Remember, new tax code Section 199A offers you a 20 percent tax deduction gift if you have
pass-through business income (such as from a proprietorship, a partnership, or an S corporation) and
2018 taxable income of $315,000 or less (married, filing jointly) or $157,500 or less (filing as single or head of household).
But once your taxable income is greater than the relevant amount above (which Section 199A calls a threshold), your Section 199A tax deduction becomes more complicated.
Under the rules that apply to this new Section 199A tax deduction, the tax code creates two types of businesses:
Business that are in favor and can realize the new deduction regardless of taxable income.
Business that are out of favor. The tax code calls the out-of-favor business a “specified service trade or business.”
If you own an out-of-favor specified service trade or service, you suffer a zero (yep, zero!) Section 199A tax deduction on that business’s out-of-favor income when you have 1040 taxable income greater than $415,000 (married, filing jointly) or $207,500 (single or head of household).
With taxable income greater than the $315,000/$157,500 threshold and less than the $415,000/$207,500 upper limit, Section 199A reduces the tax deduction available to your out-of-favor specified service trade or business.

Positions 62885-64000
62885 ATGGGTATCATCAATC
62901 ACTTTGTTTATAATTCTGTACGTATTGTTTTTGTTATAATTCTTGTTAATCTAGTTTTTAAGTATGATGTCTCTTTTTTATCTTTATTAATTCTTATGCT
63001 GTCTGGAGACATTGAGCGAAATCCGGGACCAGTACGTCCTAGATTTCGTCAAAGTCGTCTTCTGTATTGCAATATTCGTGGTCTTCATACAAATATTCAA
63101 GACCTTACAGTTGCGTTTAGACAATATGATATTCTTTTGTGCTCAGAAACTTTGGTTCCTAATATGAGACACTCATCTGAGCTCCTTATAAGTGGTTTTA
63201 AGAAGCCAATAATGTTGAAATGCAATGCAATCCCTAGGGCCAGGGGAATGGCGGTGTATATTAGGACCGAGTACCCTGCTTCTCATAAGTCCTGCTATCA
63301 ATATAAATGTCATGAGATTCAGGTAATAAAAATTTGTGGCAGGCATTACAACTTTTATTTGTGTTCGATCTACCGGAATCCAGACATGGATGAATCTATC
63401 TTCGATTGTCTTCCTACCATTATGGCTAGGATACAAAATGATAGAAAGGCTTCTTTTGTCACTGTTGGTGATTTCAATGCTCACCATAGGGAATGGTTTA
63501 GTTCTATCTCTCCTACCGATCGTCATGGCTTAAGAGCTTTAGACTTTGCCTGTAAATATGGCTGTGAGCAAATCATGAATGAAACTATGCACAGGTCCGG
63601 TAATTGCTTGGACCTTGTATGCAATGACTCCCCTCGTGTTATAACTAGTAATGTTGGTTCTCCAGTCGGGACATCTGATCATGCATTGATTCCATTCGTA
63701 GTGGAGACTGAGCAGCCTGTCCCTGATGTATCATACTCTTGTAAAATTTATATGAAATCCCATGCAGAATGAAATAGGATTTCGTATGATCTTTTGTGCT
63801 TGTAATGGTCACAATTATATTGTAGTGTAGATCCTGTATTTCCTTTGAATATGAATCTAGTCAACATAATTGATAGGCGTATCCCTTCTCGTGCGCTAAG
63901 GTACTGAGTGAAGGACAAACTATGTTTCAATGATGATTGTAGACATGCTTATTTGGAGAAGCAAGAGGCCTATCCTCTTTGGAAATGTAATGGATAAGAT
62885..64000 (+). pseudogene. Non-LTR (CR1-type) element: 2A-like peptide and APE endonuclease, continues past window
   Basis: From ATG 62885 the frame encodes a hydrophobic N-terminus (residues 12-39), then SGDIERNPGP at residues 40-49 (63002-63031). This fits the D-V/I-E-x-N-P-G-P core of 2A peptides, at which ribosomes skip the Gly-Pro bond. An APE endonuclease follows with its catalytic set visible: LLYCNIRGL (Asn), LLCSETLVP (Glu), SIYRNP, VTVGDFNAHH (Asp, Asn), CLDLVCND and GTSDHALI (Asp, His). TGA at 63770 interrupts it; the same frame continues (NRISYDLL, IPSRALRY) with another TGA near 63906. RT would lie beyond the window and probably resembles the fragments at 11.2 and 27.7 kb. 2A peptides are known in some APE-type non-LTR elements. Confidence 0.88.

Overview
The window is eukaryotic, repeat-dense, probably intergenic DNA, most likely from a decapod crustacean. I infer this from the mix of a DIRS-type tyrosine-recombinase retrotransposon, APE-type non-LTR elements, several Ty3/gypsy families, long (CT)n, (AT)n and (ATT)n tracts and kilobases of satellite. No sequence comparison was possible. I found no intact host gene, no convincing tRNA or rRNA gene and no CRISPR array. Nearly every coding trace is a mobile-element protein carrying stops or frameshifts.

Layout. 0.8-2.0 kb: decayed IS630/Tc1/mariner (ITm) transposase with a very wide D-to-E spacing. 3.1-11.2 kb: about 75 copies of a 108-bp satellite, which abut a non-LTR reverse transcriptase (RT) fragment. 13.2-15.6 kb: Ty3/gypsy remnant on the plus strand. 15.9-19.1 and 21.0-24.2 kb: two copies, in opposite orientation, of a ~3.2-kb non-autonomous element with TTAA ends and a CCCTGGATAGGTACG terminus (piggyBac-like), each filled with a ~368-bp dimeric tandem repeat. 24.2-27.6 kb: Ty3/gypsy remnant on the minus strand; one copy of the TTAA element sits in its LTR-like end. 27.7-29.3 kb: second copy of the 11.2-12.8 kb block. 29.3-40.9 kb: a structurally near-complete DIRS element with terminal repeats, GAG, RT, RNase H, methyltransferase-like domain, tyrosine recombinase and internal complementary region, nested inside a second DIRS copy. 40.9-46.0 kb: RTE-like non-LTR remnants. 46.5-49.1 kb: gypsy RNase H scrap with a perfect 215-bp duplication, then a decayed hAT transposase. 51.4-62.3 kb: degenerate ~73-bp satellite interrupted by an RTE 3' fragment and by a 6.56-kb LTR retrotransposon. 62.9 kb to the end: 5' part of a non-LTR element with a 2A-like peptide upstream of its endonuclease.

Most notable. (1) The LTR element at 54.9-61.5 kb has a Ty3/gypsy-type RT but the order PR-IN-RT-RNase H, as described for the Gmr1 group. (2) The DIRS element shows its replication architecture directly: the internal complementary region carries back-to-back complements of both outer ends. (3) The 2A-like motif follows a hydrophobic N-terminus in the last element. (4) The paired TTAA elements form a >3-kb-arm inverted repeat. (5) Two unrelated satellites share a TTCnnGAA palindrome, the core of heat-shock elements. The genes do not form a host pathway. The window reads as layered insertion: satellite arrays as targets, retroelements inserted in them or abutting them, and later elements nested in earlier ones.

This brings us to the questions that are answered in this article:
What if your taxable income is above the limit, but your pass-through business has one part that’s out of favor and another part that’s in favor? You will like what the rules have done for you if you are in this situation.
What service business gives the “big picture” of how the out-of-favor specified service trade or business definitions work? Answer: consulting. We will dive in on the rules that apply to consulting because almost any business could have some consulting activity. ... Log in to view full article.